Loading Events

« All Events

  • This event has passed.

“Black Faces, White Spaces”

December 3, 2020 @ 7:00 pm - 8:00 pm MST

FREE!

A Conversation with Carolyn Finney

Thurs, Dec. 3 | 7:00 pm | FREE!

Christian Cooper. John Muir. George Floyd. What does race have to do with it? In the compelling book “Black Faces, White Spaces”, Carolyn Finney explores why African Americans are so underrepresented when it comes to interest in nature, outdoor recreation, and environmentalism. Finney argues that the legacies of slavery, Jim Crow, and racial violence have shaped cultural understandings of the “great outdoors” and determined who should and can have access to natural spaces.

As a National Parks Advisory Board member from 2010-2018 and a scholar-in-residence at the Franklin Environmental Center at Middlebury College, Finney is at the forefront of a movement to understand how people negotiate their relationship to the environment. During this evening of impactful discussion, Finney will address how art, science, and popular culture create frameworks for engagement among individuals, communities, and organizations to nurture healthy relationships between humans and the environment.

This is a FREE program, but registration is required. 

Click this button to register

Audubon Rockies Logo   Denver Audubon Logo

Presented in partnership with Denver Museum of Nature & Science, with support from Audubon Rockies and Denver Audubon. Additional support from the Science & Cultural Facilities District.

Details

Date:
December 3, 2020
Time:
7:00 pm - 8:00 pm MST
Cost:
FREE!
Event Category:
Website:
https://www.dmns.org/visit/events-and-activities/1203-black-faces-white-spaces-a-conversation-with-carolyn-finney/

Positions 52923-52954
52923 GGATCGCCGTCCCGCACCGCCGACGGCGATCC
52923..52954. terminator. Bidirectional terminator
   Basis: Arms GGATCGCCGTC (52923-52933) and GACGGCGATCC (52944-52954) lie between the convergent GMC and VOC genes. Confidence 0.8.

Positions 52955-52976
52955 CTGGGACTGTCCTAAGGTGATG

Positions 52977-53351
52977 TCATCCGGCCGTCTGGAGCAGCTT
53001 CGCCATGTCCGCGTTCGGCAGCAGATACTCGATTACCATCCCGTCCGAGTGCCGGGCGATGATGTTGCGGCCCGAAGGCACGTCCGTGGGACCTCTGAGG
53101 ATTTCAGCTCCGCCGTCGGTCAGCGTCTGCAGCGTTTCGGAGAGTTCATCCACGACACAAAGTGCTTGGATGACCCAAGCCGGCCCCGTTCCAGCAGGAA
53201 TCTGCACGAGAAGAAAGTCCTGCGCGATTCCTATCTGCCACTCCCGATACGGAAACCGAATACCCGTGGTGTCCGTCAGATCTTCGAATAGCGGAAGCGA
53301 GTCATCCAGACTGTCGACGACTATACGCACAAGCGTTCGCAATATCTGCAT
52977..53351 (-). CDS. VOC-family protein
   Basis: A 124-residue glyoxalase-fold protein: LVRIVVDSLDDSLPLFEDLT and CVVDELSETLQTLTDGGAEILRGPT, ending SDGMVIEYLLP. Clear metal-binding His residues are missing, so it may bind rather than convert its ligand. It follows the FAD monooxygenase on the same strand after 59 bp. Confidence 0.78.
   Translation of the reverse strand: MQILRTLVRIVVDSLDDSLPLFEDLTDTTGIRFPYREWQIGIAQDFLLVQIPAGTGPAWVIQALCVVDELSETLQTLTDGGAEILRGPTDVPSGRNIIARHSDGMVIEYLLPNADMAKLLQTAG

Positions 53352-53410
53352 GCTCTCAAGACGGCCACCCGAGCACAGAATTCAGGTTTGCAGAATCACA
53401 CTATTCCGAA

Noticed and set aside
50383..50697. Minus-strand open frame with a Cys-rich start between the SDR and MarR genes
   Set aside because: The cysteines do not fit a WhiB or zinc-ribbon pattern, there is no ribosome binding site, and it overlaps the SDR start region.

Organizer

Denver Museum of Nature & Science
Phone:
(303) 370-6000
Email:
adultprograms@dmns.org
Website:
www.dmns.org

Venue

Online/Virtual Program

Recent Posts / View All Posts

Saga of “Our” Red-tailed Hawk!

| Science | No Comments

Every year, our friends at Rocky Mountain Raptor Program in Fort Collins, CO receive over 300 injured, sick and orphaned birds. They are nursed back to health and more than 80% of them are released back into the wild. Last fall, bird banders at our Barr Lake State Park station enjoyed the opportunity to meet one of the recipients of their kindness in person!

A Record-Setting Year!

| Science | No Comments

We had a banner year at our banding station at Wildcat Hills State Recreation Area in Scotts Bluff County, Nebraska. 2020 proved to be our busiest season there to date. We set new highs for total banded birds and added several new species that had never been banded there before. All of this was while simultaneously adapting to meet health and safety guidelines that enabled visitors to experience bird banding firsthand in a safe way.

Under the Weather

| Land Stewardship, Science | No Comments

Each summer, migratory birds like the Southwestern Willow Flycatcher fly thousands of miles between their summer breeding grounds and wintering locations. An impressive feat under any circumstances, 2020’s fall migration brought particularly difficult challenges including record-breaking wildfires, air pollution, and extreme temperature and weather events. Sadly, many of these little international travelers did not survive.

Champions for Grasslands

| International Programs, Land Stewardship, Partners, Science, Stewardship | No Comments

The cultural heritage of those that tend the land and call it home—from ranchers to Indigenous Peoples to ejidos—is closely tied to the fate of grasslands. Rural communities and economies depend on healthy grasslands and the services they provide which include aquifer recharge, productive rangelands, outdoor recreation and more. Despite their importance, the plight of grasslands has been largely overlooked, but a new initiative has launched which aims to chart a better future for this precious resource.